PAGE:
CASE NOTES


DIARRHOEA IN CALVES: ADVANCES IN RESEARCH AND DIAGNOSIS

Andrew Thompson1,2, Peter D. Kirkland2, John House1, Paul Sheehy1, Alison Gunn1

1 Faculty of Veterinary Science, University of Sydney

2 NSW Department of Primary Industries, Elizabeth Macarthur Agricultural Institute, Menangle

Posted Flock & Herd March 2012

INTRODUCTION

Neonatal calf diarrhoea (NCD) is a common problem in Australian beef and dairy enterprises. The disease epidemiology is complex and traditionally diagnosis is difficult. Prompt, accurate and cost-effective diagnosis is imperative, so our research group is exploring the application of real-time quantitative polymerase chain reaction (qPCR) and loop mediated isothermal amplification (LAMP) for calf faecal and environmental samples as tools to add to the diagnostic armoury for this disease.

MOLECULAR METHODS FOR THE IDENTIFICATION OF CALF SCOUR PATHOGENS

Faeces are a notoriously difficult matrix to work with. This is particularly so when using nucleic acid detection tests such as PCR. A lot of research has focused on better nucleic acid extraction from samples and this is an important part of our current research project. There are significant and worthwhile advantages of PCR-based tests over more traditional methods of diagnosis, including turn-around time, the scope for high throughput and use of extracted DNA for further testing.

Real-time PCR assays have been developed at EMAI for common viral, bacterial and protozoal agents involved in calf scours, namely bovine rotavirus type A, bovine coronavirus, bovine torovirus and bovine pestivirus/bovine viral diarrhoea virus, Salmonella spp., Escherichia coli K99/F5, Cryptosporidium spp. and Giardia spp.. The plan is to combine these assays, thus lowering the cost, and to offer them as diagnostic commercially available tests.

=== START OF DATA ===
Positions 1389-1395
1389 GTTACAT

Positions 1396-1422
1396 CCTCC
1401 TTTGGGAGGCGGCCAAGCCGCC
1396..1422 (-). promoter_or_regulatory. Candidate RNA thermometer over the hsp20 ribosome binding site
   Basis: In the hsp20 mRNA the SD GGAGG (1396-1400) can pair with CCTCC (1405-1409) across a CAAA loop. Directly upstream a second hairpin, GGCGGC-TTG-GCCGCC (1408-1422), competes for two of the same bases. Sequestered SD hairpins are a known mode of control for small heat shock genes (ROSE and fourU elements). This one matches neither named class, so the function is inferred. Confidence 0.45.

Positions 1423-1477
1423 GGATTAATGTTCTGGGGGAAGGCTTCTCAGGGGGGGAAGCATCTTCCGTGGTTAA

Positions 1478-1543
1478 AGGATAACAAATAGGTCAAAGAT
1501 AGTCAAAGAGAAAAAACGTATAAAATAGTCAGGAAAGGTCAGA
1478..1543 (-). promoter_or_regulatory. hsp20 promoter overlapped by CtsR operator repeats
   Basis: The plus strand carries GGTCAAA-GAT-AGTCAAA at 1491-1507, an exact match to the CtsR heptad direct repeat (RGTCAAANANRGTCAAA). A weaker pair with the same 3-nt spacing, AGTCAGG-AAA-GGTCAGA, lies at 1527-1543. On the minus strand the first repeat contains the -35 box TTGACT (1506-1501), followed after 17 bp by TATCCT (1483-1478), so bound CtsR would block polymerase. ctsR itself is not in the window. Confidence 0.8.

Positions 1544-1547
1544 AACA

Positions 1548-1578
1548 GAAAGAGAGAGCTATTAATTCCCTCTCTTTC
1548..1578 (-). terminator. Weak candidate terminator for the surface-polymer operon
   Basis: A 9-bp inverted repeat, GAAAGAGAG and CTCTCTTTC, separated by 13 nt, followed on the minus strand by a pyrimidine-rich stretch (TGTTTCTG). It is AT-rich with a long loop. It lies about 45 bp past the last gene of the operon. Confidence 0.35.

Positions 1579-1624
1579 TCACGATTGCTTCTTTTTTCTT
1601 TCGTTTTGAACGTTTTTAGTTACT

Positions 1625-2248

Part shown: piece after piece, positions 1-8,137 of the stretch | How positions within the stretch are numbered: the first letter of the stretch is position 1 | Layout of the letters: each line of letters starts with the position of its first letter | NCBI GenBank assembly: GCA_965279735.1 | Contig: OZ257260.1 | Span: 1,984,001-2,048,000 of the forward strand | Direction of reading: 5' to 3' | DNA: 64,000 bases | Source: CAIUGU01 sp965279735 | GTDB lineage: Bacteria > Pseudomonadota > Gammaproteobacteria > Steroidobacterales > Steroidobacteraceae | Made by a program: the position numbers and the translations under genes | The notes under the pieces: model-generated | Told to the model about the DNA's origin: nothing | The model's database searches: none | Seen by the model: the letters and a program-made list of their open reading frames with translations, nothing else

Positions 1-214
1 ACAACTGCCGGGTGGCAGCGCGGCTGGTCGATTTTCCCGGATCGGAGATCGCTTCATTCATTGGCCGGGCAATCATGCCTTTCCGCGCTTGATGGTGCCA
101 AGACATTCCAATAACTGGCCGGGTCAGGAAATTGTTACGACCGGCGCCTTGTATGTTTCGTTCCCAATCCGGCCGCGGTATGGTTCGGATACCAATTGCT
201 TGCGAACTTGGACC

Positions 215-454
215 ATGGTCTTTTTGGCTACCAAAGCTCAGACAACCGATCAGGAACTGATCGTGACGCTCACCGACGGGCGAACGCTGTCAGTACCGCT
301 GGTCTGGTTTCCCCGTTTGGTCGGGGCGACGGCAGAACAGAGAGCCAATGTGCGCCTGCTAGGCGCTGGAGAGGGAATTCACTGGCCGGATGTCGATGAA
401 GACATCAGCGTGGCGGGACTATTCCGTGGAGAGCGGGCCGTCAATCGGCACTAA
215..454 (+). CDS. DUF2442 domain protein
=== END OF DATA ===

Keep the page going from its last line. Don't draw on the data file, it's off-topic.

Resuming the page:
Potentially, this technology can be applied in such a way as to provide meaningful quantitative answers about pathogen load in various samples. This in turn would assist with tackling the epidemiological issues surrounding this complex disease syndrome, such as source of infection. This emphasises the need to collect and submit samples in a systematic way from a number of affected (and sometimes unaffected) animals to provide an accurate picture of the disease syndrome. Many serious calf scours outbreaks involve multiple pathogens, which have complex interactions. Additionally, this technology could potentially assist with assessing the effectiveness of management and other interventions to assist in disease control on cattle properties with ongoing problems.

ACKNOWLEGEMENTS

Meat & Livestock Australia for funding this project; Staff at the Elizabeth Macarthur Agricultural Institute (Virology, Bacteriology and Parasitology Laboratories), Menangle; Staff in the Shute Building, University of Sydney, Camden.

REFERENCE

  1. Gunn, A., 2003. Calf Scours in Southern Australia. Meat & Livestock Australia, North Sydney, NSW, Australia.

 


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